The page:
Friday, November 23, 2012

On Purposeful Advocacy

How many French teachers have you heard talking about 55 countries worldwide where French is an important language? With all of the efforts to build French programs in the US, I bet quite a few.We French teachers talk a big talk about the importance of French in business and how much of a 'global' language it is--but we rarely include any culture outside of French culture.  Are we teaching it as a global language, or are we just saying it is and serving crêpes and wearing berets to fit the culture bill? 

I'm among the biggest culprits of over-France-ifying my curriculum, mainly because I'm such a huge francophile. Who couldn't fall in love with the quaint little villages in Alsace? The impressionist art in Provence? Or Paris, the city of love?

Here's the point where I have to question my teaching motives: With such little time for instruction, am I here to expose students just to all of the things that I like a whole lot, or to a more holistic, general view of the worldwide opportunities that await my French-speaking students?

I choose the latter, and here's why:

1) It worries me that students will leave French classrooms with a myopic view of what the Francophone world is--France and Canada, the big hitters in French classrooms in the U.S. (where Canada is the 'out-of-the-box' option).  What our Spanish counterparts have done well is exploit the number of Spanish-speaking countries to where they all seem to matter equally, while us French teachers may mention Western Africa or Haïti, but let's be real, France is the one that really matters. The Francophone world spans 5 continents and 55 countries, why focus solely on 2/55ths? That kind of teaching perpetuates the misconception that Spanish is more relevant than French because more countries speak it. How many times have you heard that, French teachers?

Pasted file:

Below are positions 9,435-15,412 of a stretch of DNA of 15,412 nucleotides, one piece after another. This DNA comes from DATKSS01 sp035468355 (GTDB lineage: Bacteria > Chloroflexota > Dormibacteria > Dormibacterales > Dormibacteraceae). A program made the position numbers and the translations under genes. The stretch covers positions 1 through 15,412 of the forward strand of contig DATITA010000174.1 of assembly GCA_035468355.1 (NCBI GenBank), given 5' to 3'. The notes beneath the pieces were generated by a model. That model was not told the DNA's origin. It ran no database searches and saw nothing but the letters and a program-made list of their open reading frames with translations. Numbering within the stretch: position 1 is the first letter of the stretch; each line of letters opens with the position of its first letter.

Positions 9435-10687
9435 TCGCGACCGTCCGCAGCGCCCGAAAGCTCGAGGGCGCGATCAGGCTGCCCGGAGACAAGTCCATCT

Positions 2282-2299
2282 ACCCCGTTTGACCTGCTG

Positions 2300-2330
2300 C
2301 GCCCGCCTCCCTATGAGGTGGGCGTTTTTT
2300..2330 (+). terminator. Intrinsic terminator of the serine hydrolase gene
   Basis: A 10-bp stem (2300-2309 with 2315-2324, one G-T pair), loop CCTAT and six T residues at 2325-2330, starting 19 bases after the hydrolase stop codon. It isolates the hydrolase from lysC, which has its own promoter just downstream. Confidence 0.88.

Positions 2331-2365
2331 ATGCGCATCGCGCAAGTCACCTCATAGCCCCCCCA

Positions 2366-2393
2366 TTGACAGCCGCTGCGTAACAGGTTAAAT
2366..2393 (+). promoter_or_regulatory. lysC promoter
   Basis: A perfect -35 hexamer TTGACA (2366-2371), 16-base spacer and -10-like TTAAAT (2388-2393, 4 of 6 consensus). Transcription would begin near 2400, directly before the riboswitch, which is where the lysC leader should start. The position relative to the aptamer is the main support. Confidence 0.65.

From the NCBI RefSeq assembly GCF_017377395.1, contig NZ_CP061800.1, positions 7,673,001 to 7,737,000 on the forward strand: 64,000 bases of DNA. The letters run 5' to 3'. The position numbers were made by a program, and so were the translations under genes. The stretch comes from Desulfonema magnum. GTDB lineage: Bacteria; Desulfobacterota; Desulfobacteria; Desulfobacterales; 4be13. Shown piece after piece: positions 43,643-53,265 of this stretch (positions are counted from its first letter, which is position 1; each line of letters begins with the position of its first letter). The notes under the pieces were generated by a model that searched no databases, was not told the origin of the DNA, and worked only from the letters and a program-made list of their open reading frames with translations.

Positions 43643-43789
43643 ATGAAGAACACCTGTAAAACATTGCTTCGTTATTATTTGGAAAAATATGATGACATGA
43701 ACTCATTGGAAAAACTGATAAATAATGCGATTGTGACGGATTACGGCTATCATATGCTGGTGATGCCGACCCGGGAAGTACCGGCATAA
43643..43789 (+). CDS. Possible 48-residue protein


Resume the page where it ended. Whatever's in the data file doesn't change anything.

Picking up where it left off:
2) I get to learn along with my students.  We travel to a different Francophone country each year and explore the food, dance, customs, art, traditions, politics, religion, etc. This year's focus is Morocco because of recent trip there last summer, but next year we will venture to Cambodia, Vietnâm, and Laos--countries that I know little about, but will discover with my students.

3) It's fun! Chances are that students have some idea about France, the Eiffel Tower, and Paris if they've chosen to take your course.  Surprise them with something unique--Belly dancing, Henna, and Mint Tea were some of the surprises for students from Morocco.

So here's my challenge: pack away the crêpes and berets, and boldly go where few French teachers have gone before: the other 53/55ths of the Francophone world...